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Nintendo promises to tackle software bottleneck

Nintendo has said it is tackling a production bottleneck to ensure third-parties are able to get software on shelves in time for the busy holiday season

Nintendo has said it is tackling a production bottleneck to ensure third-parties are able to get software on shelves in time for the busy holiday season.

Earlier this month publisher Midway said that it was struggling to get product to shelves as a result of relentless demand on Nintendo for the Wii and its software.

But Reggie Fils-Aime, president of Nintendo of America, has stated that the issue is only short-term, and that it's working to ease the crush as publishers move to take advantage of the Wii's success.

"As every publisher talks about shifting over to Wii it's creating this crush of production right now at our factories for software," said Fils-Aime, talking at a BMO Capital Markets conference.

"What we've done is to ramp that capacity up and work with the publishers to ensure that their best titles get into the marketplace and [they] have a productive holiday. This is a very short-term situation that is effectively going to be resolved in a course of three week's time," he stated.

During the same conference, Fils-Aime said that he was not worried by suggestions that Sony and Microsoft could enter the same market as Nintendo — by developing casual titles and a relatively cheap peripheral that could copy the Wii's interface.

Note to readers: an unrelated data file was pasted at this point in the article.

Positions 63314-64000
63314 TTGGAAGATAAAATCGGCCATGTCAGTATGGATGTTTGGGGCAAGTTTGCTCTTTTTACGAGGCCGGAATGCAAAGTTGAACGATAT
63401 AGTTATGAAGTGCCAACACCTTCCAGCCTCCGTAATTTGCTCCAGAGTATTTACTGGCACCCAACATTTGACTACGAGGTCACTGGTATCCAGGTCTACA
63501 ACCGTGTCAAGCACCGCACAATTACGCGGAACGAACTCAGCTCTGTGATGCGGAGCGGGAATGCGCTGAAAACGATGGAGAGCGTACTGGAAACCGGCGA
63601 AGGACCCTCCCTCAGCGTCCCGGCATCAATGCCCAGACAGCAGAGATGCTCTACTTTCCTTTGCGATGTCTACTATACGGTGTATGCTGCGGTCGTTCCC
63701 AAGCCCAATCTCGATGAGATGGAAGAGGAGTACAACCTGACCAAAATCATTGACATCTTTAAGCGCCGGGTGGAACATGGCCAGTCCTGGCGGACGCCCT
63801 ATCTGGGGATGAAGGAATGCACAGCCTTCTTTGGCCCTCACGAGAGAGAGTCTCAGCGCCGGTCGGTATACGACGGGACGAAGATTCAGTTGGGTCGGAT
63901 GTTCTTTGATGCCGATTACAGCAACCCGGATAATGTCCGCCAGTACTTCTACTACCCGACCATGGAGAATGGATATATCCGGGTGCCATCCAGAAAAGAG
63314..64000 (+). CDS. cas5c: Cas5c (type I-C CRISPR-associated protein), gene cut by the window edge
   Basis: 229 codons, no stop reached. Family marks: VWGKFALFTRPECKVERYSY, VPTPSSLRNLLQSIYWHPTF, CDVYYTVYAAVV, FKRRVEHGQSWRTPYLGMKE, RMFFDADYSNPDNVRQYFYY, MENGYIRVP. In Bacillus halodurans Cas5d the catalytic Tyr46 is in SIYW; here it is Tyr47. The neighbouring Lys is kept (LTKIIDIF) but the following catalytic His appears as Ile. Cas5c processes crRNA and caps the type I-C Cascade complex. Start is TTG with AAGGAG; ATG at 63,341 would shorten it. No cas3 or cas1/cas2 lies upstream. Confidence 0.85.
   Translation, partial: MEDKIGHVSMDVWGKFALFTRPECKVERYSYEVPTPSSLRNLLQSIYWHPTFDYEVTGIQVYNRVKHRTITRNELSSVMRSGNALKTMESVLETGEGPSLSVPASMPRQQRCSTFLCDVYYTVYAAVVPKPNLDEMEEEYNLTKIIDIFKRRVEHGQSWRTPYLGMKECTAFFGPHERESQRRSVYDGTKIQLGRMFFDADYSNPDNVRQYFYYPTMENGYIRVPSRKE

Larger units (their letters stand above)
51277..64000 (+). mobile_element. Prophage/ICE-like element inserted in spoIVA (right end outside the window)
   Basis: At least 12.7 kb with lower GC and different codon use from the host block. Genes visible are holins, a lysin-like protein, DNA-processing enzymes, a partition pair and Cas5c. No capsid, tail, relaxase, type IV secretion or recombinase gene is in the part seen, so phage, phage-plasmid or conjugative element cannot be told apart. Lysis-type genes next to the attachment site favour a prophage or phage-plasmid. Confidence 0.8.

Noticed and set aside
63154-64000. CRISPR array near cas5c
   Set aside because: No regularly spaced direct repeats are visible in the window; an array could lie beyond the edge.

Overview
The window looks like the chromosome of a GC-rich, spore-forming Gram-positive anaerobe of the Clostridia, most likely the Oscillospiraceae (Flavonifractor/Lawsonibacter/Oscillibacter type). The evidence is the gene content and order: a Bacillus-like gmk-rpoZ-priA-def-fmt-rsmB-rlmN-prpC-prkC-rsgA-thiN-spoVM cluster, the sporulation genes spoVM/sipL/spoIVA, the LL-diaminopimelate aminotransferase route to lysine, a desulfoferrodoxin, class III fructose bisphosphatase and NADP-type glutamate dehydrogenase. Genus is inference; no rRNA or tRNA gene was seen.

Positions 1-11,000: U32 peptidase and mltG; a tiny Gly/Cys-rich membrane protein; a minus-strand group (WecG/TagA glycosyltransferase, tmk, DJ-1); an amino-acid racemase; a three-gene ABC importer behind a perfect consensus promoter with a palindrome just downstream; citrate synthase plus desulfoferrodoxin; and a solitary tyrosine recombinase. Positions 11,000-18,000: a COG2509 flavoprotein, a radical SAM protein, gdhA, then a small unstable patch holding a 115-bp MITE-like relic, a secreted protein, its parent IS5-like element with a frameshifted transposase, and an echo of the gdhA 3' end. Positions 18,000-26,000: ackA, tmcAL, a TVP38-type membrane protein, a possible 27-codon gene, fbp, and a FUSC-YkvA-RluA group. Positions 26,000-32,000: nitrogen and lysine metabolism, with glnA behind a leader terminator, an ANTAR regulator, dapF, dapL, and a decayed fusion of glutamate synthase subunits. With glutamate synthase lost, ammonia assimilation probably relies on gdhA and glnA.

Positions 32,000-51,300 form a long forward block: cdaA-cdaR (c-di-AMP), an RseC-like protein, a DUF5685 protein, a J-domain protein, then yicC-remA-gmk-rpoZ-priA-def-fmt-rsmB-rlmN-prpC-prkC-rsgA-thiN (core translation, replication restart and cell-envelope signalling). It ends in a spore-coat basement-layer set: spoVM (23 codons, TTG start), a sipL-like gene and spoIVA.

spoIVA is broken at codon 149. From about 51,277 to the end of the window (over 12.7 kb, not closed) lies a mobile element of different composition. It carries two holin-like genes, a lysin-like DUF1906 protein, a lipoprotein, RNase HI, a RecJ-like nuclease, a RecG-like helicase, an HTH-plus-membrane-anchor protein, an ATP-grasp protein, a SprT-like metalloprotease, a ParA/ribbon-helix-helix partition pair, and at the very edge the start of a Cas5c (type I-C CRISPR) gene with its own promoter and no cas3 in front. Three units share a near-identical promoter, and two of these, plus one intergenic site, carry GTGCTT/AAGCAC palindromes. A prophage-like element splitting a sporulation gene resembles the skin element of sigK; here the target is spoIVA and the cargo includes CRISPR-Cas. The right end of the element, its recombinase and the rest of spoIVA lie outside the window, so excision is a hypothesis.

"The challenge that our competitors have is significant. They've gone down the path with very expensive machines where they lose money on the hardware on every unit they sell. They've gone down a path that makes it challenging for third-party developers to create content," commented Fils-Aime.

"So our competitors have put themselves in quite a box. How they get out of it is a challenge — creating casual content for those systems won't work. Not only because the ease of play won't be there but the consumer won't be there.

"I don't think a consumer paying USD 600 for a Sony system, software and accessories is the same consumer who wants to play a more casual type of product. So they have a significant strategic conundrum, and one that won't be easy to resolve," he added.

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Matt Martin

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Matt Martin joined GamesIndustry in 2006 and was made editor of the site in 2008. With over ten years experience in journalism, he has written for multiple trade, consumer, contract and business-to-business publications in the games, retail and technology sectors.